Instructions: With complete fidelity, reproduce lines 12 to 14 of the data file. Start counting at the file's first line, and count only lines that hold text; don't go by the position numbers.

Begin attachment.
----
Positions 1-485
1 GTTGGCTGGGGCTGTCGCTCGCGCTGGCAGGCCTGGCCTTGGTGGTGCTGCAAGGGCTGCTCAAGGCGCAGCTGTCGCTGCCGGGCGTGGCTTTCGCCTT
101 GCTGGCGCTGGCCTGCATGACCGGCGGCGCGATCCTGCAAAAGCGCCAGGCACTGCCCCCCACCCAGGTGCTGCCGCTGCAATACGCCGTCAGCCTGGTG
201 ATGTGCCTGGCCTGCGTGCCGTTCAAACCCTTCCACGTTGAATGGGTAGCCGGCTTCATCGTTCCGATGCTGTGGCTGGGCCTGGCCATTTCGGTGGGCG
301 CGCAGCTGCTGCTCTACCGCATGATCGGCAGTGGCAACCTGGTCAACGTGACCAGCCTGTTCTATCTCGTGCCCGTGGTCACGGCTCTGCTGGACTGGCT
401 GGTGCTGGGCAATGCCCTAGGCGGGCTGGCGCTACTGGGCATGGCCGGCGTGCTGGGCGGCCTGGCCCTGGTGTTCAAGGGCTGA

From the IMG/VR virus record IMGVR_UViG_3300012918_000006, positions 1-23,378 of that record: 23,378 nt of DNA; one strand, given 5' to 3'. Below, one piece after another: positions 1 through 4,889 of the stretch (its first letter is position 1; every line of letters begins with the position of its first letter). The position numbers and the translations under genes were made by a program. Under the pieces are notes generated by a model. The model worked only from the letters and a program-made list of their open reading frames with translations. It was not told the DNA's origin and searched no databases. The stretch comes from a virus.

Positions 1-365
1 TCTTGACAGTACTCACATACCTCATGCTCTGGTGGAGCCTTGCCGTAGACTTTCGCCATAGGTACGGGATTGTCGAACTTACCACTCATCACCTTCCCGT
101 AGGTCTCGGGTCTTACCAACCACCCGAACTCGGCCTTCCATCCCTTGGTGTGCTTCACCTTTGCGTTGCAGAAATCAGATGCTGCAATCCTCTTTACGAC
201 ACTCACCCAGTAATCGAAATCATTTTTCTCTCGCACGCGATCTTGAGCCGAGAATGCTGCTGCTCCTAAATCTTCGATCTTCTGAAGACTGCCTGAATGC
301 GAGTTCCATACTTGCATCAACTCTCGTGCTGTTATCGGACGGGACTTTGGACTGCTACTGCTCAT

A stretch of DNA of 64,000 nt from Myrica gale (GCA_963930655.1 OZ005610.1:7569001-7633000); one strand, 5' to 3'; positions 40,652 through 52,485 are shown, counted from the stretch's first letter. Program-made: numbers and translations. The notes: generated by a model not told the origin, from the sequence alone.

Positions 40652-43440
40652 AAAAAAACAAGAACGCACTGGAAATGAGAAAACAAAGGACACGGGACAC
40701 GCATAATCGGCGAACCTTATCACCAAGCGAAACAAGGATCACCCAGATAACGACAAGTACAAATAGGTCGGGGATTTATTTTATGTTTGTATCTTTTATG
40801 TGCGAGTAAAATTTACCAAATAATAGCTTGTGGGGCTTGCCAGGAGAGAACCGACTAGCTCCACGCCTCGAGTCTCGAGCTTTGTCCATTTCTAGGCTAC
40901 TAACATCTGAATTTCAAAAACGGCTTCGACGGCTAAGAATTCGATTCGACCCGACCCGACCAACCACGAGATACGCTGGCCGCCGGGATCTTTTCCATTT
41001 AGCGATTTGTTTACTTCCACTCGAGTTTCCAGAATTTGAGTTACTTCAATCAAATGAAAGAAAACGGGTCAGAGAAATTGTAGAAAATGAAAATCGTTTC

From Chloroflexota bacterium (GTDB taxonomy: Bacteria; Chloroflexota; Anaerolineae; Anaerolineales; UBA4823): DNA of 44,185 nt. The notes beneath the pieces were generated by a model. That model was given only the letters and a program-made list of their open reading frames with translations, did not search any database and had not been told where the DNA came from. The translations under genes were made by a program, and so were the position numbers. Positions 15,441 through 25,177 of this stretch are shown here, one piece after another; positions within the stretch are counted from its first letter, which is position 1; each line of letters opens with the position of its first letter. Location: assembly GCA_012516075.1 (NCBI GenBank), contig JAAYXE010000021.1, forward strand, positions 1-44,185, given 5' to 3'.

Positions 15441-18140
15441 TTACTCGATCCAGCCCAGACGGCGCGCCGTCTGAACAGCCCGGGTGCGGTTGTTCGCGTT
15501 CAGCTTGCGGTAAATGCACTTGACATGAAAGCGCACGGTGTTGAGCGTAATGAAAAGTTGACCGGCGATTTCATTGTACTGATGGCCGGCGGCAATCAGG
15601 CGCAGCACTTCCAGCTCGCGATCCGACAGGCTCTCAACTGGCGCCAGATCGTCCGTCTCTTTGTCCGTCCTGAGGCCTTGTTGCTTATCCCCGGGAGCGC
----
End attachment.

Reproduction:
301 GAGTTCCATACTTGCATCAACTCTCGTGCTGTTATCGGACGGGACTTTGGACTGCTACTGCTCAT

A stretch of DNA of 64,000 nt from Myrica gale (GCA_963930655.1 OZ005610.1:7569001-7633000); one strand, 5' to 3'; positions 40,652 through 52,485 are shown, counted from the stretch's first letter. Program-made: numbers and translations. The notes: generated by a model not told the origin, from the sequence alone.

Positions 40652-43440